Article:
And yet they were easily meeting federal standards. It is not as if they were violating federal standards.

They were meeting federal standards because the rollover standards and the roof crush standards, for that matter, are pretty lenient. So they were more than meeting those standards, as they love to tell their critics. And yet still there was a rollover problem.

Characterize the Bronco II, the predecessor vehicle of the Explorer. What was known about it?

The Bronco II had a fairly high rollover rate, as did the other midsize sport utility vehicles of the 1980s. And rather than simply start over or rather than design SUVs on car platforms, which tend to be more stable, Ford and other automakers chose to put out ever greater number of SUVs that were not that much of an improvement over the sport utility vehicles of the 1980s.

Why?

The automakers were not convinced the SUVs would be the huge market that they became. They repeatedly underestimated how big the market would be. If you look back through the late 1980s and throughout the 1990s, practically every year people were asking when is this boom going to peak, as it went from 2 percent or 3 percent of the market to 18 percent and 20 percent of the market. Everybody was saying, "Well, we will keep selling them this year," and "We are making a lot of money, but this fad can't last, because these vehicles aren't as practical for the typical family as cars are."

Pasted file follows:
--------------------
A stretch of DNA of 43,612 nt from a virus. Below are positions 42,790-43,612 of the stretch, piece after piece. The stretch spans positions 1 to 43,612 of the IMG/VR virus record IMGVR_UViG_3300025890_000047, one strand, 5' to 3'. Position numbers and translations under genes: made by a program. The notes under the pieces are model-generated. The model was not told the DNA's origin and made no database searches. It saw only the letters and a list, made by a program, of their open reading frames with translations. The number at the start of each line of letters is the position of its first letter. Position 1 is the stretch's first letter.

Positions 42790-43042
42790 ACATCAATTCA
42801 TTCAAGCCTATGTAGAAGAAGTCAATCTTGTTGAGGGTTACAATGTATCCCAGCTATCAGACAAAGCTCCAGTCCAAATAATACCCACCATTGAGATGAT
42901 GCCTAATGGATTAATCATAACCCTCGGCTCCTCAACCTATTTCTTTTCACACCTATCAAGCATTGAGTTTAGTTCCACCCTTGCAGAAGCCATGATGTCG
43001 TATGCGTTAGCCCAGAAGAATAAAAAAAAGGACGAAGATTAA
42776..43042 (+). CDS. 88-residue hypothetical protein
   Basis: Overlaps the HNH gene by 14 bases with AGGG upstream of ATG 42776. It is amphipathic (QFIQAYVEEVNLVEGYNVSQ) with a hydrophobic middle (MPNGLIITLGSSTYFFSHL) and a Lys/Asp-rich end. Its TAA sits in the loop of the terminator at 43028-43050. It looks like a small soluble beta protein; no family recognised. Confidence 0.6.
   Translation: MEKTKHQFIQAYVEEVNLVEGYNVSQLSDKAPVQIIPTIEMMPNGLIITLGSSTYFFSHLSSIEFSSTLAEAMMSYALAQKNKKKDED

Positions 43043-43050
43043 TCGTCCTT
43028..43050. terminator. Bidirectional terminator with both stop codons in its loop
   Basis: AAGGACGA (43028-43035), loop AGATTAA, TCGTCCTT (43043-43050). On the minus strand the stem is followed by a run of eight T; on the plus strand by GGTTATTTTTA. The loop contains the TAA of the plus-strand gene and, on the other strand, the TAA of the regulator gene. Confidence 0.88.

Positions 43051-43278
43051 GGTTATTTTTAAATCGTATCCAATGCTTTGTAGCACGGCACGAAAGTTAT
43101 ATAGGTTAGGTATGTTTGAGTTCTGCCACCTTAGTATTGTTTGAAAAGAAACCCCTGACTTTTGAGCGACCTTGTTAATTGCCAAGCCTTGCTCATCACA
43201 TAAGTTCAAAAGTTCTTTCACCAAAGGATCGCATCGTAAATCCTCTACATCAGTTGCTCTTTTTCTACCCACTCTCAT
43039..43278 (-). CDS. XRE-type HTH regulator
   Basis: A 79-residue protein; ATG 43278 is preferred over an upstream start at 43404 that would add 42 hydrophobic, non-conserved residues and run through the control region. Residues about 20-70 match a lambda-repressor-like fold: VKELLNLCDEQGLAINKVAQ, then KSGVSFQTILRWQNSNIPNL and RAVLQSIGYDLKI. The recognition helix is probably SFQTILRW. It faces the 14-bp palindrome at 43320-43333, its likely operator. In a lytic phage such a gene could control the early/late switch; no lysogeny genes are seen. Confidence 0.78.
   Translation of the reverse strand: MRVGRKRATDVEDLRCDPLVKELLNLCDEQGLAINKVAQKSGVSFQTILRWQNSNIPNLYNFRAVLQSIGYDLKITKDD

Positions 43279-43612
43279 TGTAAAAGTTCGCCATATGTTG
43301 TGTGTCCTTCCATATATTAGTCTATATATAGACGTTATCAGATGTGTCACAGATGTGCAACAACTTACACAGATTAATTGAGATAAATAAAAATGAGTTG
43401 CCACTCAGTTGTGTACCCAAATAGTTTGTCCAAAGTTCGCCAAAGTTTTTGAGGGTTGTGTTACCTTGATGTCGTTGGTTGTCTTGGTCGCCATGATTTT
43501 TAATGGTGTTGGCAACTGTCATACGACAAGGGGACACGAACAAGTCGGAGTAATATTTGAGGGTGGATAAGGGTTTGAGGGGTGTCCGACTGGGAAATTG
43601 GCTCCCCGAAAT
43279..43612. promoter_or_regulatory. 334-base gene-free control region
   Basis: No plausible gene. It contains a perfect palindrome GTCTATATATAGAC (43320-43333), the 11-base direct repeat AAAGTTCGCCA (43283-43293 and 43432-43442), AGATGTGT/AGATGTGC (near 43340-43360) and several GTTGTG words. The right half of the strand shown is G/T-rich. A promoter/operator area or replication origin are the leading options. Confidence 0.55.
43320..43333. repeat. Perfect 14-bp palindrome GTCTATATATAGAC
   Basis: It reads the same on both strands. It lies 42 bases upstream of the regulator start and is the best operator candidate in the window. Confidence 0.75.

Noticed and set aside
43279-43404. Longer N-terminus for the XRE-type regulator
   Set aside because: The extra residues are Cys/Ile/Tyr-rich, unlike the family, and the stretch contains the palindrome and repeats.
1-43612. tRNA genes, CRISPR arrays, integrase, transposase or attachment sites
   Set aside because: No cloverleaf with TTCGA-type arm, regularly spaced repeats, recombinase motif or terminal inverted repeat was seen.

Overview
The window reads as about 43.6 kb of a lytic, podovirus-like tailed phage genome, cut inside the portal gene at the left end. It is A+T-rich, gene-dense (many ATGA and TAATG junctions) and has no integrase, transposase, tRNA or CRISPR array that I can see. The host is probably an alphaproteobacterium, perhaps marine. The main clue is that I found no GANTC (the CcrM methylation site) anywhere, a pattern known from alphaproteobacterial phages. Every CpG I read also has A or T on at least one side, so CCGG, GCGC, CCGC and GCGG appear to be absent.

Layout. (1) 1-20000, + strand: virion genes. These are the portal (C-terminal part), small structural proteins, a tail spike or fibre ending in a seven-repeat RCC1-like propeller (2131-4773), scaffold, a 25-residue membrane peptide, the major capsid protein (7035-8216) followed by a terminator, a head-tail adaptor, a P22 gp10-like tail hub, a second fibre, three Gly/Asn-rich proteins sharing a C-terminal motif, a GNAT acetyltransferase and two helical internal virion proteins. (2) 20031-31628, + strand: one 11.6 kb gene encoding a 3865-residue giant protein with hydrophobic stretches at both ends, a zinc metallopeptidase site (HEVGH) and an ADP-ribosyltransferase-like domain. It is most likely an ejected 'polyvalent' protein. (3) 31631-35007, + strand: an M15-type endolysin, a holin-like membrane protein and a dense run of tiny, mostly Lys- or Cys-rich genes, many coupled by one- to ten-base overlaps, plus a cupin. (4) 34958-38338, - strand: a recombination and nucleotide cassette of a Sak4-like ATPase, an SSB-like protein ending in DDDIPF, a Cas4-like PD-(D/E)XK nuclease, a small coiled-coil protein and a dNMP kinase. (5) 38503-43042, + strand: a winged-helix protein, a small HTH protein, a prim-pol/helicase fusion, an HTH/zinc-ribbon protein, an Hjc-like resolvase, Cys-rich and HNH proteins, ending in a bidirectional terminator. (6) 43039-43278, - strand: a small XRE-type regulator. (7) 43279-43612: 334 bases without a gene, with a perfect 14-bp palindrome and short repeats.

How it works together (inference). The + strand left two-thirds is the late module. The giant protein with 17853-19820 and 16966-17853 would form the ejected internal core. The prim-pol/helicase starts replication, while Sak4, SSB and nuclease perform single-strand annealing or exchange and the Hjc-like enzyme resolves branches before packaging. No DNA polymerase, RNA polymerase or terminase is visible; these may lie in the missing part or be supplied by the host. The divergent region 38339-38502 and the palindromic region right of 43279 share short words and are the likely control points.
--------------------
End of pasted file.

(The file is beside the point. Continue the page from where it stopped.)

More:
And every year, the sales kept growing. Every year, more and more people who weren't used to driving these tall top-heavy vehicles were buying them and putting them to family use and driving them at high speeds on the highway, instead of driving them at ten miles an hour up dirt tracks the way they were designed to be driven.

NHTSA actually at one point began a defect investigation into the Bronco II. What happened with that?

A decade ago, the National Highway Traffic Safety Administration opened an investigation into the stability of the Bronco II. There were a lot of lawsuits pending against Ford because of Bronco II rollovers. The regulators closed the investigation ... declaring that all sport utility vehicles rolled over and, therefore the Bronco II was not defective because it simply shared a trait of all sport utility vehicles.

That decision haunted the trial lawyers, because they lost a lot of money that they spent on preparing Bronco II lawsuits. And it haunted consumers, because it meant that the rollover issues were not really addressed. Rollovers had been declared, not a defect, but something that simply happens in sport utility vehicles. ...

NHTSA was one thing under the Carter administration, and then it became something else. What was the before and after?